Scandinavian Roots

As Scandinavian immigrants in the Hayward area began holding worship services in homes, they soon concluded that there “were enough Scandinavians in the area to warrant building a church.”  On Christmas Day, 1885 a meeting was called following the worship service to discuss organizing a Scandinavian Lutheran Church.  Another meeting was held on January 20, 1886 with the Rev. Johannes E. Nord of Rice Lake.  A constitution was drafted and signed by seventeen men.

In 1886 lots were purchases and a church was constructed by members with materials purchases on credit from the lumber company.  The church was ready for services in 1897 with orange crates and blocks of shingles used for seating.  A parsonage was purchases in 1916.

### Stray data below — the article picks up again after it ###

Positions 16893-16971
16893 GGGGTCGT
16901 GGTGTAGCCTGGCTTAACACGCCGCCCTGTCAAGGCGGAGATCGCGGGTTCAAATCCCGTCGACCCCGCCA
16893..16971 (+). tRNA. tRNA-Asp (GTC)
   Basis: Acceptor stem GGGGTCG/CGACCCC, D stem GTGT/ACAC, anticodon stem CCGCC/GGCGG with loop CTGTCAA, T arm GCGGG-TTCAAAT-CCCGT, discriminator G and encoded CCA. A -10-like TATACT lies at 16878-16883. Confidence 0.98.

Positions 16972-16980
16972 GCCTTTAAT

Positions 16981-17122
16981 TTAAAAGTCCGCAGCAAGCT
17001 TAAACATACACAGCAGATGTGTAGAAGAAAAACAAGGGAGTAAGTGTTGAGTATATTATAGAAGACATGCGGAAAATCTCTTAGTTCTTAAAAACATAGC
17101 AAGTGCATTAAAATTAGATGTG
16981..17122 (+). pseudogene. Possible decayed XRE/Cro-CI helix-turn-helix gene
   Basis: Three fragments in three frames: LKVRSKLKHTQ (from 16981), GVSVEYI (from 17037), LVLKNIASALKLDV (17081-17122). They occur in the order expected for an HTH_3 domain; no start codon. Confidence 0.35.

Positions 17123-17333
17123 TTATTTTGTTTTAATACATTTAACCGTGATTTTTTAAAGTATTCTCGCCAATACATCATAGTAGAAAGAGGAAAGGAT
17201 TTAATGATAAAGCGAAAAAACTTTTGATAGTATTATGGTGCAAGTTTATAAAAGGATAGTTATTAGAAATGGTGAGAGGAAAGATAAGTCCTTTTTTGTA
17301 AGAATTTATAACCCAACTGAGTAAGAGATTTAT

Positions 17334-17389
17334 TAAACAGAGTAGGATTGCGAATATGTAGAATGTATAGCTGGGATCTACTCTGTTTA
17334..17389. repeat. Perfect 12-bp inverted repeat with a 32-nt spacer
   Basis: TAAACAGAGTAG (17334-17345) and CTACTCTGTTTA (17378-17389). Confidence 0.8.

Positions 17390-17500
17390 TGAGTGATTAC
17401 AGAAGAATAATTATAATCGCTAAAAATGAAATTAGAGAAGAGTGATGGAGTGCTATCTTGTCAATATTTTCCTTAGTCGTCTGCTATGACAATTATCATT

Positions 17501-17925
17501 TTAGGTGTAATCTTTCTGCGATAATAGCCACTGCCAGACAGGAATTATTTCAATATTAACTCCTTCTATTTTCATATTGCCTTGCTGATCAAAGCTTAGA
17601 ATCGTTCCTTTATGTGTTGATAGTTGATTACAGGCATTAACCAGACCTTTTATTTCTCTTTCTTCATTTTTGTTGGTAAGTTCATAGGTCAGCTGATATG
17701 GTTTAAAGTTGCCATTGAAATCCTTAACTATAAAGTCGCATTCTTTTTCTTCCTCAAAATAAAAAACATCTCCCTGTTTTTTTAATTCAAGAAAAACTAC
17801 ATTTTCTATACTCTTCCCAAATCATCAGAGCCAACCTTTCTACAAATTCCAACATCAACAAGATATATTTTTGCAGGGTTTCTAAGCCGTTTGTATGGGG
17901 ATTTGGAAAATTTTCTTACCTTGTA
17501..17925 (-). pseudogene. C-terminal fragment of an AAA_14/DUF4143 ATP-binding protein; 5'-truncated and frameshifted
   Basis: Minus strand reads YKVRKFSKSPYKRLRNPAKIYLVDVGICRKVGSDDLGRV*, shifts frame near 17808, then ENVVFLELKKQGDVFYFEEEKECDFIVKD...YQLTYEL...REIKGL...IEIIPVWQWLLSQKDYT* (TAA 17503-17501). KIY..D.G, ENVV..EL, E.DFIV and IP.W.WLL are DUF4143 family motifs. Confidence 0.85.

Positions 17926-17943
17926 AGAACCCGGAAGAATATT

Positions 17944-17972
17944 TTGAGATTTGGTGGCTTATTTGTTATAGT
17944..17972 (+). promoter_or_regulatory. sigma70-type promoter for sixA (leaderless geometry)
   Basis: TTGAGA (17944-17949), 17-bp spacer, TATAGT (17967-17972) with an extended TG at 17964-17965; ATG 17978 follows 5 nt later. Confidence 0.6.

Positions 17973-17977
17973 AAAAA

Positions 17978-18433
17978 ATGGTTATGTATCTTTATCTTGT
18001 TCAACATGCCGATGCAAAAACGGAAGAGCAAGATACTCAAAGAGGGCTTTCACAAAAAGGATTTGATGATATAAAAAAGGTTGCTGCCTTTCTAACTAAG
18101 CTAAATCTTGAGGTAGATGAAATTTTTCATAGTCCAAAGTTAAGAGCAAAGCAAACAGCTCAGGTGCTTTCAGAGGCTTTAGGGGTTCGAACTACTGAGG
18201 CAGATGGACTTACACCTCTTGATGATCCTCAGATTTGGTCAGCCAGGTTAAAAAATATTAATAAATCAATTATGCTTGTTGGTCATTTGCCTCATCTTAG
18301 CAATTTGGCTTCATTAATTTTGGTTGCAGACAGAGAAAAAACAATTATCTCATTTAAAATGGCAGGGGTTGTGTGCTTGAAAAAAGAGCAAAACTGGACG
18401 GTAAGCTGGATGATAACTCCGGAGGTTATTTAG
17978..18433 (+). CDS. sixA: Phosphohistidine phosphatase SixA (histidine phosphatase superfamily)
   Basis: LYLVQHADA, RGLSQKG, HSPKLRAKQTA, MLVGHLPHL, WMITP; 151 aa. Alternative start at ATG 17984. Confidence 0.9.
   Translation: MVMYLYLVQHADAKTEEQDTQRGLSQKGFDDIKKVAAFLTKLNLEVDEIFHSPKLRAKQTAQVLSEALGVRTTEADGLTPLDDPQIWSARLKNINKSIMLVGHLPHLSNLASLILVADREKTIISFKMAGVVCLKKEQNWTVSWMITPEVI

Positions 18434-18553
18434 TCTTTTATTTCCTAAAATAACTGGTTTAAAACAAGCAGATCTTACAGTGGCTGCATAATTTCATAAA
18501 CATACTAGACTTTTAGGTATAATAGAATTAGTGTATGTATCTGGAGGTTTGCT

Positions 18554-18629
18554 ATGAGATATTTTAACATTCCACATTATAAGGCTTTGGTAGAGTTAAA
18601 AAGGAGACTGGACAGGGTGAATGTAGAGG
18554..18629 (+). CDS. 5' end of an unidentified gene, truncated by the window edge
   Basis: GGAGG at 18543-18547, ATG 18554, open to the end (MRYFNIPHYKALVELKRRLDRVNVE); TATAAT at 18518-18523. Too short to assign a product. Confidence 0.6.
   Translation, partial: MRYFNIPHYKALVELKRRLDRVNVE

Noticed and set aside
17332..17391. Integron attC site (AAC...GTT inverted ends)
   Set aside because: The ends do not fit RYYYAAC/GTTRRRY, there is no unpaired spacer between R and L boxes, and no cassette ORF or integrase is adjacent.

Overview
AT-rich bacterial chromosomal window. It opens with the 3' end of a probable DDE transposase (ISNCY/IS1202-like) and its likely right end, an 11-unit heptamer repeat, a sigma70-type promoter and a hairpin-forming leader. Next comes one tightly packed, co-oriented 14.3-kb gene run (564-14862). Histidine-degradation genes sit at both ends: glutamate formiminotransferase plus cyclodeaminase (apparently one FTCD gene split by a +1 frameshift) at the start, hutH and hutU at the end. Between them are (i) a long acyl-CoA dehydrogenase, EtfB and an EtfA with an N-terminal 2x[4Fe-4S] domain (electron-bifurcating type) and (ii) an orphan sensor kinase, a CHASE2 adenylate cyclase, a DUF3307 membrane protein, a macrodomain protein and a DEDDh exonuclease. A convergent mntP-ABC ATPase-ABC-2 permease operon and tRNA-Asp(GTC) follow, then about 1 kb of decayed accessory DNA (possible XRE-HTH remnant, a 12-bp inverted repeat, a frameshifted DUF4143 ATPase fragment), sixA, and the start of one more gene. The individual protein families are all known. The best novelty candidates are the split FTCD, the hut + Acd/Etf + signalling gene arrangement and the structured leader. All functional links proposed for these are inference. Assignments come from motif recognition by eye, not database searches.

Until 1916, the congregation was served by Rev. Nord who came from Rice Lake by horse and buggy or, in winter, by horse and cutter until rail service was available.  In following years, the congregation has been blessed by the service of many competent, dedicated and faithful pastors.

The transition from an immigrant church to today’s community-based congregation was not easy.  Services were held in the Norwegian language until 1924, when it was decided to use Norwegian and English on alternating Sundays.  By 1941, the eleven o’clock service was held in English; time and frequency of Norwegian services were determined by the Pastor.

Adapted from the 1998 edition of First Lutheran Church's Cookbook.